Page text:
Nijmegen – Nieumegen
Date of first edition: 1639
Date of this edition: contradicting information in van der Krogt: date is not identifiable; probably third state
Dimensions (not including margins): 38 x 41,8 cm
Dimensions (including margins): 48,7 x 60 cm
Condition: excellent. Sharp copper engraving printed on paper. Old coloured. Centre fold as published. Wide margins.
Condition rating: A+
Verso: text in Latin
Map reference: Van der Krogt IV, 2-2, 3068; Fauser 9920
From: originally Pontianus’ Historiae Gelricae libri XIV, 1639
van Geelkercken and the Nijmegen map
Nicolaes van Geelkercken (ca.1585 – 1656) was a Gelderland surveyor and cartographer who was employed by the Gelderland government in the 17th century.
This map was oriiginally published by Nicolaas van Wieringen in Harderwijk in 1639 and by Johannes Janssonius in Amsterdam in the Historiæ Gelricæ Libri XIV Deducta omnia adea (…), by Johannes Isacius Pontanus.
One notices an extensive legend with 51 items as well as the city arms.
Upright important buildings such as Stevenskerk and Het Valkhof. With construction Bastions.
Note: left bottom mentions “J. van Geelkerck delin”
Knopdsenburg was initially built as a traditional redoubt with four bastions and a moat by the Dutch rebels in 1585. They wanted to besiege the city of Nijmegen from the other side of the River Waal. The Spanish attacked and chased the Dutch, after which they possessed a strategic place with which they could control the eastern river area. They dismantled the redoubt after a certain period of time. After the recapture in 1590, Maurits van Oranje had the redoubt reinforced and expanded into a fortress, while a kind of redan was built on the city side. Now the fort was taken into use as a base to take Nijmegen. In 1591 the fort was besieged by Parma. It was then fiercely defended by Gerrit de Jong, former commander of Lochem, until they were relieved by Hohenlo. In the 17th century the fort was improved again and it got its star shape with an extra moat. The fort was expanded with an exterior with a glazing around it. In 1672 the French took the fort, from there they could incessantly bombard Nijmegen with their artillery. The fort was decommissioned in 1674. In the 19th century, the fort fell into disrepair. It was sold in 1808 and eventually dismantled.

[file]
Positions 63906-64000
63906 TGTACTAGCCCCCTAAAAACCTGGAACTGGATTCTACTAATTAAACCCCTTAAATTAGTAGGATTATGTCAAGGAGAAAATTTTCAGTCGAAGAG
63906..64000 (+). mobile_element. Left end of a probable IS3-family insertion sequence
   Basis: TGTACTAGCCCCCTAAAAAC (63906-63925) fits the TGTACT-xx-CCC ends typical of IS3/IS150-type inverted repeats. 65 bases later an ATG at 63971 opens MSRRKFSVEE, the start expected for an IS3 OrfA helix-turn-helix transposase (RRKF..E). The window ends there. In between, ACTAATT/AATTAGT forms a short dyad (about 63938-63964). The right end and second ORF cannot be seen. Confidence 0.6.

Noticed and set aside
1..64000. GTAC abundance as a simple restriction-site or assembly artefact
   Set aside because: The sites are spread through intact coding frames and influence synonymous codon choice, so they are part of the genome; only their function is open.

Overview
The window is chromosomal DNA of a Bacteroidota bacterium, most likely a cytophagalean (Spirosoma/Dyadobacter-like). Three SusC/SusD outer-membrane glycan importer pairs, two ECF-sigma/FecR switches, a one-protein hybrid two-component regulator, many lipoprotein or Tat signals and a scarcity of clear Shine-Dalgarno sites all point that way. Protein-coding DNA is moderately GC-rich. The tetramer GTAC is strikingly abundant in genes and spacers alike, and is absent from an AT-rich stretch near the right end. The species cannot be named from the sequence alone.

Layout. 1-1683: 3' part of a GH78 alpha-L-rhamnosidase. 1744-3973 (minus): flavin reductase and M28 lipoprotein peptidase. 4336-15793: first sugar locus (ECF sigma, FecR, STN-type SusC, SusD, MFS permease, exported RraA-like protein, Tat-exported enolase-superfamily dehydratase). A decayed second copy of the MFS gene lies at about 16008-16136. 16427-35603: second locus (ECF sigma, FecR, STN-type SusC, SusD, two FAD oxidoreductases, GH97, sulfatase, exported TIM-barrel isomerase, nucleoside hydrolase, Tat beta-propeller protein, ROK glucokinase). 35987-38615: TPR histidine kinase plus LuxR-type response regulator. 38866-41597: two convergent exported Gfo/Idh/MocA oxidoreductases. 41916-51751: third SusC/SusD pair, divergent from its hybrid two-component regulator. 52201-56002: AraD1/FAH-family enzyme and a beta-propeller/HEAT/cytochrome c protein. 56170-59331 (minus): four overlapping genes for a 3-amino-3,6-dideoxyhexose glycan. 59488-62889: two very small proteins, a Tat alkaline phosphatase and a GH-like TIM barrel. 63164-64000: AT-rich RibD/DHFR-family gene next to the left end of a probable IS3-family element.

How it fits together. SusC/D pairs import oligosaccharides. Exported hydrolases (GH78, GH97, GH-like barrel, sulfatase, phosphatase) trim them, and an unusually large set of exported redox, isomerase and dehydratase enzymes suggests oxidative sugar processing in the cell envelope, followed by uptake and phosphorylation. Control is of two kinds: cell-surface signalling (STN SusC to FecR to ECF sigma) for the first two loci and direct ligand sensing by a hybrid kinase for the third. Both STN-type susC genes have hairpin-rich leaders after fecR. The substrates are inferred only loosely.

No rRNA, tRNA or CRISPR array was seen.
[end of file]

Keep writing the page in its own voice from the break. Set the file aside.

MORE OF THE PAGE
Taschen on Nijmegen
A bird’s-eye view of the city, where the royal castle of Valkhof can be seen on the right within the city walls. In the city centre is the tall Gothic Sint-Stevenskerk. This imperial and Hanseatic city was going through a troubled phase in Braun and Hogenberg’s time. In 1543 Nijmegen, together with Guelders, became Spanish as a result of the Treaty of Venlo. In 1579 the city joined the United Provinces and was besieged and captured in 1585 by the Spanish in the course of the Dutch Revolt. The Orange party did not succeed in recapturing Nijmegen until 1591.